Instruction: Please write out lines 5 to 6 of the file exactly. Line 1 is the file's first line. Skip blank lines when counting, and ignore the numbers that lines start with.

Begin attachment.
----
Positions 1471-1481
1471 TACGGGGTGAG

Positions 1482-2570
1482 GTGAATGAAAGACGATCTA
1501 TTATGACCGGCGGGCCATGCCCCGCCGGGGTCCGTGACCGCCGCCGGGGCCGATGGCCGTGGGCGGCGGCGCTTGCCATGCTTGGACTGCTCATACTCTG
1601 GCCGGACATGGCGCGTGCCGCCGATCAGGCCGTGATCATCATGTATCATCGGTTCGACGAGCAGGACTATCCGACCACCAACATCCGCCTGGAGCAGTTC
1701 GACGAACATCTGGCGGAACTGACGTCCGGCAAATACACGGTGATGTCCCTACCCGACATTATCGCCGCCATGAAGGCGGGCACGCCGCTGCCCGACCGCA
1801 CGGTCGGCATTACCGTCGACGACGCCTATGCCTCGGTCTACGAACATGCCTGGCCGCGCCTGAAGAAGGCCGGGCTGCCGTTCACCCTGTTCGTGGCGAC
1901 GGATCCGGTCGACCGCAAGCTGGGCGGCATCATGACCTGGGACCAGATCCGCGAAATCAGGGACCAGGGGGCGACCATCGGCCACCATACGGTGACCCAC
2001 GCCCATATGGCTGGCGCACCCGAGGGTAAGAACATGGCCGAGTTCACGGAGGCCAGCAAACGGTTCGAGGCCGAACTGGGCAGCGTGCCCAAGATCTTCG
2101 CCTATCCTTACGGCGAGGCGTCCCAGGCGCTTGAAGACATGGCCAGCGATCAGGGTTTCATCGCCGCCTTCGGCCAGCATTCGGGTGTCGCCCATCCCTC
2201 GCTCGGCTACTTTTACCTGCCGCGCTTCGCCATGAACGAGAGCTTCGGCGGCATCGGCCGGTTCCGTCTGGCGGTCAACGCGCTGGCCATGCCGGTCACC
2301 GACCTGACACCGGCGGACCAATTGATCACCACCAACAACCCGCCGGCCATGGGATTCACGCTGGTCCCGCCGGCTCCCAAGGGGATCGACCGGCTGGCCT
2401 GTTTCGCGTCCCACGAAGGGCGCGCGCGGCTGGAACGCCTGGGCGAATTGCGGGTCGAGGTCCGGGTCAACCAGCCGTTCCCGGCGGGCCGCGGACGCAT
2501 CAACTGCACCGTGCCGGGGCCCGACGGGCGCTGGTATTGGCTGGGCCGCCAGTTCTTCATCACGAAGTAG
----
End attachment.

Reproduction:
1501 TTATGACCGGCGGGCCATGCCCCGCCGGGGTCCGTGACCGCCGCCGGGGCCGATGGCCGTGGGCGGCGGCGCTTGCCATGCTTGGACTGCTCATACTCTG
1601 GCCGGACATGGCGCGTGCCGCCGATCAGGCCGTGATCATCATGTATCATCGGTTCGACGAGCAGGACTATCCGACCACCAACATCCGCCTGGAGCAGTTC